The Greek government is to impose tougher austerity measures in a move to persuade international lenders to give it more bailout funds.
A cabinet meeting on Wednesday agreed to further cuts in pensions, to extend a property tax, and to put tens of thousands of public workers on notice.
It follows two days of tough talks with the International Monetary Fund (IMF) and European authorities.
Some state pensions will be cut by up to 20%, a government official said.
The Greek cabinet met for more than six hours to discuss further austerity measures in return for an 8bn-euro (£6.9bn) tranche of aid needed to avoid default.
Athens has been in two days of negotiations with the so-called troika of the IMF, European Commission and European Central Bank over the terms of its bailout.
The new measures include raising the number of civil servants to be suspended on partial pay to 30,000 by the end of this year from 20,000.
Monthly pensions above 1,200 euros will be subject to a 20% cut of the amount above that threshold.
Pensioners below the age of 55 will see a 40% cut in the amounts of their pensions above the 1,000 euros limit.
Riots and strikes
Government spokesman Ilias Mossialos said the series of measures agreed by the cabinet on Wednesday "would allow us to comply with the bailout plan through 2014.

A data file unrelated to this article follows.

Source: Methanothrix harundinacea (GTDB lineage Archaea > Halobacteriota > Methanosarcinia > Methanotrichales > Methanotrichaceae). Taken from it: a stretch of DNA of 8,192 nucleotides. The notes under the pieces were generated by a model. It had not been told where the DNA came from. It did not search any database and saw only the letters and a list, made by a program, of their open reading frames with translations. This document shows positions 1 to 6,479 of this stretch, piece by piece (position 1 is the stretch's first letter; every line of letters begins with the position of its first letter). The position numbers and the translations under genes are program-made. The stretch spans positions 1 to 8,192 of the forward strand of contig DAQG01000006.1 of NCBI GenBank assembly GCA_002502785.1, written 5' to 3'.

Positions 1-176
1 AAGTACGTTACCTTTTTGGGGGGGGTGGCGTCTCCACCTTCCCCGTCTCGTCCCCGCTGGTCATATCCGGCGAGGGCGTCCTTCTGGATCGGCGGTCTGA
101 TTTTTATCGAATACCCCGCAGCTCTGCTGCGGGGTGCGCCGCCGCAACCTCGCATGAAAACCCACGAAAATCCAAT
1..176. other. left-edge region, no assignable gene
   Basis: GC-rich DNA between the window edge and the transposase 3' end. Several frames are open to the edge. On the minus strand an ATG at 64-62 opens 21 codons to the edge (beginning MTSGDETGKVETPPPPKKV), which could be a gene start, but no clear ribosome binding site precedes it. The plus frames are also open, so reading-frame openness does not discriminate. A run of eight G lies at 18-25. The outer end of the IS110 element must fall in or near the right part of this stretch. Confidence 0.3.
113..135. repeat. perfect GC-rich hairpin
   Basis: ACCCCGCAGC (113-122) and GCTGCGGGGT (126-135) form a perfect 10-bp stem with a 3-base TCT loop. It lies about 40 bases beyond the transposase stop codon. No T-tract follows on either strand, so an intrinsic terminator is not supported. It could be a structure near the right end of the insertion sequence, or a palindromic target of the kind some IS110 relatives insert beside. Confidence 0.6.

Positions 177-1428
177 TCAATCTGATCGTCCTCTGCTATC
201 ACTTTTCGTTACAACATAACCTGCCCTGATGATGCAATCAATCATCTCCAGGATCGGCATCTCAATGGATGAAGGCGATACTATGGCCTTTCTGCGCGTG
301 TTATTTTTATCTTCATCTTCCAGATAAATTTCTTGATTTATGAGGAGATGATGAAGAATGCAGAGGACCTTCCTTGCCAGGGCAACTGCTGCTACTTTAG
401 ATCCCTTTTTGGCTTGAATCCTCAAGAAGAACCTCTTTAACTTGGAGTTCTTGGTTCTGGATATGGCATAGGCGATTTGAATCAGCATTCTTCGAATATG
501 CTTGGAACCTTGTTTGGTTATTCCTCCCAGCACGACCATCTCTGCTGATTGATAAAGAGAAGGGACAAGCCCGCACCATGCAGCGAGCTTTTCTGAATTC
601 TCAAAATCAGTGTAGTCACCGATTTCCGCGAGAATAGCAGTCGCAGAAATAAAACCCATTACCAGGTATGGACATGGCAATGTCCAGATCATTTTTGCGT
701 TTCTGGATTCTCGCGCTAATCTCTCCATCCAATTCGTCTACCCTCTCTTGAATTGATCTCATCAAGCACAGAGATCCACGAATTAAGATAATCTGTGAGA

"This sends a message to our partners and to markets that Greece both wishes and is able to fulfill its commitments and remain at the core of the eurozone and the EU," he said.
Mr Mossialos said discussions with the troika would be completed after the arrival of inspectors early next week.
Fears in the financial markets that Greece was close to defaulting on its debts had sent share prices tumbling and the euro lower.
The prospect of more tax increases and spending cuts are likely to be met with mounting opposition in a country that has already seen riots and general strikes by public sector workers.
Greece has been dependent since last year on rescue loans from a 110bn bailout fund set up to prevent eurozone countries from defaulting.
The country was due to receive 8bn euros next month, but the troika suspended a decision on signing off the aid because it was unclear that Greece was meeting the austerity conditions attached to the money.
The government will also speed up privatisations, and plans to open up closely regulated professions to more competition.